Unknown to most, HMRC remains open on bank holidays. During these times the call wait time is considered minimal. The days, however, before or after a bank holiday or a weekend, doubles the amount of call traffic. It is advised not to do your calling during those times. Also, when the tax deadline is near, the HMRC stays open for limited hours on Sundays.

Should you want to, feel free to provide your comments to the customer service given by HMRC. Give your opinion so that the agency can do things better in the future. You have to, however, agree to respect their terms. Never post defamatory, insulting or disparaging comments as these will be moderated. Instead, give an explanation as to what happened. Do this in a factual way.

Twitter Sets To Enhance HMRC Existing Public Services

Twitter Sets To Enhance HMRC Existing Public Services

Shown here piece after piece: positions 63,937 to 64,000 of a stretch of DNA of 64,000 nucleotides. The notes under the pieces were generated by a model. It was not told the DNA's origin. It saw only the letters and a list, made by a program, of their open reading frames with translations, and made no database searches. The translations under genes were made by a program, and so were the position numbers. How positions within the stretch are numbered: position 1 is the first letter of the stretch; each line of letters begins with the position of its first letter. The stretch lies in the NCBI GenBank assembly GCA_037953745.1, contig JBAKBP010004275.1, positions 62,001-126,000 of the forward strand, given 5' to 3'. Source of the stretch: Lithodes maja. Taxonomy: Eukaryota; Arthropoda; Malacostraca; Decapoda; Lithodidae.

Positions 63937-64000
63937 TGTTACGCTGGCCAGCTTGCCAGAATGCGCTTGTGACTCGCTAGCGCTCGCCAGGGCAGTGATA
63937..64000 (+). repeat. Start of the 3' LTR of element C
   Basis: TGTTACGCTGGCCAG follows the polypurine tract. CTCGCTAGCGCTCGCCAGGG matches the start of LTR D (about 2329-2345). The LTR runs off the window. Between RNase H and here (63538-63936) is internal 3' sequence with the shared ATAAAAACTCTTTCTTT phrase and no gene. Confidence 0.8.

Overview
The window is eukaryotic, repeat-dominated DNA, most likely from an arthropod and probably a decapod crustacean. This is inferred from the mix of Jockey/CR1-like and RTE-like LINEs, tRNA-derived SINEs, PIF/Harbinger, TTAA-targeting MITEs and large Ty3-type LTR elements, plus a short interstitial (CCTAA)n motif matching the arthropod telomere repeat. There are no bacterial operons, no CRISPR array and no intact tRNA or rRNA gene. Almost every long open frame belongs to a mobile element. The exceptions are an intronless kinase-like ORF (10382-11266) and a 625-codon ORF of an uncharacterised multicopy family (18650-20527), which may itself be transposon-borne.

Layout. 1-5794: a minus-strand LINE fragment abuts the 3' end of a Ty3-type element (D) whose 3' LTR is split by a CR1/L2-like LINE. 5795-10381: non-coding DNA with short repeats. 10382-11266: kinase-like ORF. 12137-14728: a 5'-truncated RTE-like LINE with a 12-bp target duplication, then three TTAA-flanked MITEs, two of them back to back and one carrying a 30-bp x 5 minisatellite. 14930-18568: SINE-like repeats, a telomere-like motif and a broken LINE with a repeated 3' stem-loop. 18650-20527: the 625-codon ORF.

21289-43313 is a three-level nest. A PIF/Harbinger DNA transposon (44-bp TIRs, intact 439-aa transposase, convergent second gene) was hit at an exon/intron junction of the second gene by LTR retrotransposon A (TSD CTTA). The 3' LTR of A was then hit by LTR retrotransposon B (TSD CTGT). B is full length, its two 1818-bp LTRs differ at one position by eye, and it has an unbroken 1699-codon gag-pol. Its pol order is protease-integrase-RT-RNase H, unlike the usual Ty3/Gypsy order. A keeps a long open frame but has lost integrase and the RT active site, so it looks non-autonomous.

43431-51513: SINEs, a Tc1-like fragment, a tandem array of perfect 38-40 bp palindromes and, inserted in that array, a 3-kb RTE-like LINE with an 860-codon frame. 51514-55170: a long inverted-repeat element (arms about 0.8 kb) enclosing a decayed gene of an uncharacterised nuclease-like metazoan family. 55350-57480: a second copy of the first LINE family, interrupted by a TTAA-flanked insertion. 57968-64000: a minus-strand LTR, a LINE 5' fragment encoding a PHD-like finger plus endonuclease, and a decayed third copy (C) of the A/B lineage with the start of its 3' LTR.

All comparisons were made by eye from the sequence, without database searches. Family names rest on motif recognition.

HMRC has definitely gotten creative, it has thought of using Twitter to complement its existing telephone systems.

HMRC announced that by using Twitter, it would complement a number of its existing services. It is not considered as a replacement in any way.

Part of its enhancement is the additional capacity of around 1,500 people to answer the calls as it comes in time for January. The first month of each year is when the deadline for self-assessed taxes is observed. With the additional workforce in force, the 70 million calls received per year can become efficiently and better managed. All these have been planned to strengthen the HMRC customer service.


More Than Double

HMRC is very much aware that the average waiting time for the queue in the contact center has more than doubled for the past years. On record, it has reached 10 minutes and 53 seconds for 2014. This was more than twice at the same point in year 2013.

For all its call volume, almost 35% were cut off compared to the previous year’s 20.5%. For calls answered in less than 2 minutes, it was less than half to a quarter already. Both tax inquiry and tax credit queues suffered an increase in call waiting minutes.

Child benefit callers waited nine minutes on an average in 2014. That was almost full 4 minutes more of the amount they waited on in 2013.


Tax And Benefits